Politics Opinion

A Coalition election victory will burn Australia to the ground

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The Morrison Government will continue its agenda of biodiversity loss if elected for another three years (Image by Dan Jensen)

Almost complete silence in the current election campaign on biodiversity loss raises very serious questions.

Climate change is a major priority for voters but biodiversity loss is rarely mentioned.

At the 2021 UN climate change conference in Glasgow, this statement summed up the critical importance of linking the two threats:

‘We are facing the twin threats of climate change and biodiversity loss. One cannot be solved without addressing the other.’

The European Commission nailed it in an article headlined ‘Climate change and biodiversity loss should be tackled together’:

‘Today, around one million species of an estimated 8 million animal and plant species are threatened with extinction. The global rate of species extinction is already tens to hundreds of times higher than the average rate over the past 10 million years and is accelerating.’

A major scientific paper described the current situation as ‘biological annihilation’ to highlight the magnitude of Earth’s ongoing sixth major extinction event.

According to the World Health Organisation:

‘Biodiversity loss can have significant direct human health impacts if ecosystem services are no longer adequate to meet social needs. Indirectly, changes in ecosystem services affect livelihood, income, local migration and may even cause or exacerbate political conflict.’

As a frightening example of the reality and the critical importance of linking climate change with biodiversity loss, the recent Intergovernmental Panel on Climate Change (IPCC) report indicated ‘the Arctic is likely to be practically ice-free in September at least once before 2050 in all scenarios assessed’.

Already the evidence of a warming Arctic is highly visible. California grey whales which migrate annually from the icy Siberian waters to Mexican lagunas are dying of starvation in significant numbers. U.S. National Oceanic and Atmospheric Administration Fisheries have declared the mortality an Unusual Mortality Event (UME).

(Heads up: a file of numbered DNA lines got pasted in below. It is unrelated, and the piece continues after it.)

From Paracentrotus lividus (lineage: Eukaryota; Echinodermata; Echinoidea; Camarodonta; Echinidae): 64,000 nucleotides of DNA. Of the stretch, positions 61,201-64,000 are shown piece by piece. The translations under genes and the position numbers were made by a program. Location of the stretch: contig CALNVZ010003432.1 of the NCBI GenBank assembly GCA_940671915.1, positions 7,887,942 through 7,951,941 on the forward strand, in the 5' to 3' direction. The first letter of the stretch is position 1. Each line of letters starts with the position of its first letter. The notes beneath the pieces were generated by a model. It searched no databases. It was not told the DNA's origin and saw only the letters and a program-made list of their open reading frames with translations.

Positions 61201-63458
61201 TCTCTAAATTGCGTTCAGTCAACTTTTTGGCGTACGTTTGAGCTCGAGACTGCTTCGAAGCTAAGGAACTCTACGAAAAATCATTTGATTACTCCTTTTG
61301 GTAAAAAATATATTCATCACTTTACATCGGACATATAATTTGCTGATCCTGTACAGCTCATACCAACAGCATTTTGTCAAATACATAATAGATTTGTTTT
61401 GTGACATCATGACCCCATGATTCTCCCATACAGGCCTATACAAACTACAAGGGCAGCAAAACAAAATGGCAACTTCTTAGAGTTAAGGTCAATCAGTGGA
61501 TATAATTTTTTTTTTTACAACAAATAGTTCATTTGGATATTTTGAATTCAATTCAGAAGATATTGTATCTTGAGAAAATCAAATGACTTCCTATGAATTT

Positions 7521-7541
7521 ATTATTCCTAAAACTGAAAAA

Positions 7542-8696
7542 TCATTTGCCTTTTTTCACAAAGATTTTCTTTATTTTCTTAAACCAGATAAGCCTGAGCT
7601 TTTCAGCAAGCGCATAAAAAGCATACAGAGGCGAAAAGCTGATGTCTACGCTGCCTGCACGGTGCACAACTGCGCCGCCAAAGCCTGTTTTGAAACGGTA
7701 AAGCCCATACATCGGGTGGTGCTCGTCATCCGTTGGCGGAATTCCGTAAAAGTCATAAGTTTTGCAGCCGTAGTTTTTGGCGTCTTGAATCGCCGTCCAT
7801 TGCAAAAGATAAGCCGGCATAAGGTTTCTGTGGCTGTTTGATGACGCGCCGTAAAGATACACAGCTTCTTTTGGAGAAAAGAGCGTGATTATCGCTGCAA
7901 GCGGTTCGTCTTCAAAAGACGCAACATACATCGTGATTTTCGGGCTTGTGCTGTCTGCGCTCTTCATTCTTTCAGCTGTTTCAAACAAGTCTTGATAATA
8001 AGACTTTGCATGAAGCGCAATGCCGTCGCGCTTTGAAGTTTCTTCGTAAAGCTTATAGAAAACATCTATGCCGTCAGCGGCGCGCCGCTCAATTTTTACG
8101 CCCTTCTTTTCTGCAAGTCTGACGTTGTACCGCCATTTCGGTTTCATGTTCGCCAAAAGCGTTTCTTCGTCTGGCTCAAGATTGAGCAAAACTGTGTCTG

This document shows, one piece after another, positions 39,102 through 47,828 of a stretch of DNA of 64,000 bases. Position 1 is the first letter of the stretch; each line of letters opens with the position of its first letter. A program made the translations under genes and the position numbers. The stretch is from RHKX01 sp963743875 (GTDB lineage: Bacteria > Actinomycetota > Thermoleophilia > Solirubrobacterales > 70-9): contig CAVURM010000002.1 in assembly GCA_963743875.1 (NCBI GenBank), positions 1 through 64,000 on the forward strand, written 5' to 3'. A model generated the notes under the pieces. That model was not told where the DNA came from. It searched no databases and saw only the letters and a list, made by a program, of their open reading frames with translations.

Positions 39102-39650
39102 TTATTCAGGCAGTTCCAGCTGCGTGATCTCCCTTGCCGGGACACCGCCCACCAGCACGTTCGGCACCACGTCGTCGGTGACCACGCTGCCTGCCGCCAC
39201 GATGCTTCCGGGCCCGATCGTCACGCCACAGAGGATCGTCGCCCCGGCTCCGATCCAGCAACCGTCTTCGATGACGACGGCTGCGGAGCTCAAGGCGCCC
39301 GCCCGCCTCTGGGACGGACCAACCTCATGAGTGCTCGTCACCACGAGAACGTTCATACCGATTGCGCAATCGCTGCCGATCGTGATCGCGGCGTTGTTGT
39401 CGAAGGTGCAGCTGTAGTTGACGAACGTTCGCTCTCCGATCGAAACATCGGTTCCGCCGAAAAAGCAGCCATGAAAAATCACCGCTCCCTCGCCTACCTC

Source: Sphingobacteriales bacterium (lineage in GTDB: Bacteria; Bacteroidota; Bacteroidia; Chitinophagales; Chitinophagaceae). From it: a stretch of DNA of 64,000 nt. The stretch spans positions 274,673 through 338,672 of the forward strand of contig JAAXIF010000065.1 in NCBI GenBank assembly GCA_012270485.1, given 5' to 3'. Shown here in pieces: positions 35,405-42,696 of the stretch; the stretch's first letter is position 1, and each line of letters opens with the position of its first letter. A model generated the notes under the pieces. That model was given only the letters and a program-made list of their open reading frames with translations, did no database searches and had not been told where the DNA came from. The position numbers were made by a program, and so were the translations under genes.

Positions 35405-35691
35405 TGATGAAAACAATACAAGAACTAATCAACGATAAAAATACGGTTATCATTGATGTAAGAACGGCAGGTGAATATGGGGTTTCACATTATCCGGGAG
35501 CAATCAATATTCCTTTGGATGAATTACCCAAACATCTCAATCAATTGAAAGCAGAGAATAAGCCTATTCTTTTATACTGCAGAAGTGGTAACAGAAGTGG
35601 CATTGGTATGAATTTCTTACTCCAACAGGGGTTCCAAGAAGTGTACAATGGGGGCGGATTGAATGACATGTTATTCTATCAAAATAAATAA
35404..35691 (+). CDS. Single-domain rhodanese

The most obvious reason for the depressing sight of over 500 emaciated, dying whales is the loss of prey. Grey whales, together with many species which share the same marine ecosystem, are dependent on the detritus which falls from the ice-covered sea to the ocean floor, providing food for plankton and trophic layers. 

With no ice, there’s nothing to feed the marine ecosystem, resulting in catastrophic losses. The loss of grey whales is a further indication of the undeniable evidence of each species’ role in the ecosystem. As bottom feeders, they create huge mud plumes that re-suspend large volumes of nutrients bringing bottom-dwelling crustaceans to the surface for seabirds to feed on.

Australia has been identified as one country likely to be severely impacted by the twin climate evils.

Queensland based Bloom Impact Investing described Australia as ‘about to get barbecued and soaked’. Its regional assessment report demonstrates massive changes in ecosystems all over the country.

Yet no political party, major or minor, wants to address the appalling recent history of climate and biodiversity disasters.  

During the extreme drought that began in 2017, described as the worst drought in 116 years, Professor Richard Kingsford from the University of New South Wales warned that large numbers of kangaroos were dying all over the country. Reports from wildlife carers detailed abandoned joeys, wallabies blinded by the sun and koalas struggling to find eucalyptus leaves. Our wildlife is starving to death.